This study investigates the contextual and relational characteristics that underlie people’s information and communication technology (ICT) use and the implications for their well-being. We contextualize this investigation according to migrants, because they are faced with disruptions to their personal networks in the migration process that may attenuate the availability of social support and negatively affect their mental health. Migrants tend to be proficient in using mobile ICT to connect with different social ties to fulfill their needs, which potentially makes a difference to their psychological well-being. Through a survey of 504 internal migrant workers in China, we examined the social network factors that underlie multiple mobile ICT use and the attendant influences on social support and psychological well-being. Redressing the overemphasis on the importance of strong ties in extant literature, this study highlights the salience of mobile media multiplexity (i.e., the use of multiple mobile communication channels for social interactions) in weak tie communication and the greater contribution of weak ties toward social support and psychological well-being than strong ties. Our findings suggest that mobile-mediated communicative relationships with newer and more distanced social connections outside their immediate circles enhance the well-being of migrants. We contend that media multiplexity vis-à-vis weak ties underscores the reconfiguration of migrants’ communicative relationships following the separation from original ties and facilitates rewarding interactions with new ties.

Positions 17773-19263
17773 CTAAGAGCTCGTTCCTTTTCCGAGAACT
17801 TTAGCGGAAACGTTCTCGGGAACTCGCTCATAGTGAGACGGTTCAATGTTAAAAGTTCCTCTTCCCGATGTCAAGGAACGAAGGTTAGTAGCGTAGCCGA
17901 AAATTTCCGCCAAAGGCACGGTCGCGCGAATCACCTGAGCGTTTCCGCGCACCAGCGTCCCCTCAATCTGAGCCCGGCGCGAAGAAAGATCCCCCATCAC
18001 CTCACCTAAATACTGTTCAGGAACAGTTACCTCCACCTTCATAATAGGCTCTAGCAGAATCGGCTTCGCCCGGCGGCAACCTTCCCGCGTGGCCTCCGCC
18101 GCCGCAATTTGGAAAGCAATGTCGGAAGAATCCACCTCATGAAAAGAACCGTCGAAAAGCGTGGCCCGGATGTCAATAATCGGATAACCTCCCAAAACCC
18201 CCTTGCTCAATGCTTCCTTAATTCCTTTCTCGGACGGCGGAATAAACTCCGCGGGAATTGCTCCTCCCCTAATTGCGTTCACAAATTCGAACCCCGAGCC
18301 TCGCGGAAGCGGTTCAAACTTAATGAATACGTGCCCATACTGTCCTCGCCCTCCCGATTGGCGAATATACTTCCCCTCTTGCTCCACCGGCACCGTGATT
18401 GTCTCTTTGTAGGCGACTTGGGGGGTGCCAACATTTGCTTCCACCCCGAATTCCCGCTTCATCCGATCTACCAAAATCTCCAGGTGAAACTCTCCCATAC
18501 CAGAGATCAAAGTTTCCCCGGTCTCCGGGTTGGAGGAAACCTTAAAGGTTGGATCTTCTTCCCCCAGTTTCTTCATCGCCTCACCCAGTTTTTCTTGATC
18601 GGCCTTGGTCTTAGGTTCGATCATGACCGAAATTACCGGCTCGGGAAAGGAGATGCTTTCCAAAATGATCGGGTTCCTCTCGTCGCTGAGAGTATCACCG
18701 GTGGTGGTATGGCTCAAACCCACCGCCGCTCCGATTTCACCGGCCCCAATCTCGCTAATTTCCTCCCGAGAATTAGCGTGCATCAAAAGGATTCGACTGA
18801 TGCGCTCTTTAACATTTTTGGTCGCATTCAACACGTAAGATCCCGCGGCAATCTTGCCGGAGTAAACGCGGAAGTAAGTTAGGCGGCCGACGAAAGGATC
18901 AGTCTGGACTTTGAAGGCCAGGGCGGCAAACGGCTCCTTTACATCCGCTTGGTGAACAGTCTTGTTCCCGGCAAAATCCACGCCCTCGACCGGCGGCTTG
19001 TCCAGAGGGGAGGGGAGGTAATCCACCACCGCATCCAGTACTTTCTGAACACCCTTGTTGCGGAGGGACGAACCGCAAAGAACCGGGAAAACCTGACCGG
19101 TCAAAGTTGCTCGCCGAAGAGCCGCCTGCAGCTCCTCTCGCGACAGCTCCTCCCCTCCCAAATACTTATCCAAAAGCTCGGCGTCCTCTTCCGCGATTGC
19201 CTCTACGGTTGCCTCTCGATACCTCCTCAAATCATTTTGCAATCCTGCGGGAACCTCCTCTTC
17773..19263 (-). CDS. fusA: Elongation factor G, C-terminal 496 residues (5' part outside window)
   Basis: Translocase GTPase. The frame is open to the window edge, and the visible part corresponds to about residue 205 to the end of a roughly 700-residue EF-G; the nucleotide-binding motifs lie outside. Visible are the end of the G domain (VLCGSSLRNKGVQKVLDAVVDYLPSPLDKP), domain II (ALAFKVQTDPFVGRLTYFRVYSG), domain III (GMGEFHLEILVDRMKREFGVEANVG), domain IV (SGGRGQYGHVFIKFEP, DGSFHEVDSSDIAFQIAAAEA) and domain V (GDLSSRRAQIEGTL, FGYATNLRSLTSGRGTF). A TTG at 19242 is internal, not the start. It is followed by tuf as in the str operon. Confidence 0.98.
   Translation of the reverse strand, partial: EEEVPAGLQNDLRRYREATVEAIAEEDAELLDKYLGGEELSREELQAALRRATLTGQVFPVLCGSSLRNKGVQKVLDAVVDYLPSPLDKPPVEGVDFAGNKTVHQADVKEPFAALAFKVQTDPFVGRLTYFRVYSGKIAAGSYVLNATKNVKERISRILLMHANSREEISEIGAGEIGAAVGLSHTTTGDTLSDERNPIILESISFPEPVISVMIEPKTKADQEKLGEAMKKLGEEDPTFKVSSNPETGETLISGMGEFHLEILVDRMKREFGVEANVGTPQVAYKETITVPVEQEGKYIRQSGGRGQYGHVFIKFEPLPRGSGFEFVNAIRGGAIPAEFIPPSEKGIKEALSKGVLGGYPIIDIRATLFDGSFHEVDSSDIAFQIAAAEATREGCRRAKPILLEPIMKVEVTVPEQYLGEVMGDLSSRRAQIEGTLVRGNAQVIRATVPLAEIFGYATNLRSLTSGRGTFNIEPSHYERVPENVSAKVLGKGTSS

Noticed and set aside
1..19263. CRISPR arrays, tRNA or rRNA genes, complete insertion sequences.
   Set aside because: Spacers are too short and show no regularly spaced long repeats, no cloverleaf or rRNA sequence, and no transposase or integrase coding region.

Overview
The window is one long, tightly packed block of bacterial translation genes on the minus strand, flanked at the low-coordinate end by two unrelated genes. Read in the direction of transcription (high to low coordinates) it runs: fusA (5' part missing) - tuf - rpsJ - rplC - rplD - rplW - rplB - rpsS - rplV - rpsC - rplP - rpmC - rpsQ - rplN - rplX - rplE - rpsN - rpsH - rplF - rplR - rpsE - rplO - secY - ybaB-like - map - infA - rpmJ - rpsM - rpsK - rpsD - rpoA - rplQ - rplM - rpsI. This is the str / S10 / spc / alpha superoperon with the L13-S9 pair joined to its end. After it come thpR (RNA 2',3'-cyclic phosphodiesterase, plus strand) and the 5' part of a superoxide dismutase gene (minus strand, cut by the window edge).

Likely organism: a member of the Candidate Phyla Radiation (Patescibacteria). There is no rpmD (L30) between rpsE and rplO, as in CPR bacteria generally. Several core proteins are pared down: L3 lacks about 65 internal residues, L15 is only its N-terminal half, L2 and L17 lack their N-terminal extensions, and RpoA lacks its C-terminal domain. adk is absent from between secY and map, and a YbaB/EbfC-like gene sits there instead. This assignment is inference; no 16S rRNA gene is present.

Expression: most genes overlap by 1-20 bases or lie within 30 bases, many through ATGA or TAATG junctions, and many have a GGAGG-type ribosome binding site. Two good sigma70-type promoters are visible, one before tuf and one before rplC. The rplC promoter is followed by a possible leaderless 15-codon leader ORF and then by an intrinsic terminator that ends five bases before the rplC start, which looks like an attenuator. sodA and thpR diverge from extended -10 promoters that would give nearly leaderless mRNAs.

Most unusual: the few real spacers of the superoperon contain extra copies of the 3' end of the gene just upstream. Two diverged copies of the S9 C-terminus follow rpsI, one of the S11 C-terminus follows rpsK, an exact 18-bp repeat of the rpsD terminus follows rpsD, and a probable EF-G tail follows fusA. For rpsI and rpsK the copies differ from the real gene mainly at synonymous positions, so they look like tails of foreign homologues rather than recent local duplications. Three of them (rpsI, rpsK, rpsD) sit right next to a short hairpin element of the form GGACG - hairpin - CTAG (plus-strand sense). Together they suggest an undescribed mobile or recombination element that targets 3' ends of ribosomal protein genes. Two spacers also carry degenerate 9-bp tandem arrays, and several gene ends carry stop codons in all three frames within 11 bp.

Scopus Subject Areas
- Media Technology
- Computer Networks and Communications
- media multiplexity
- mobile information communication technology use
- Social network
- tie strength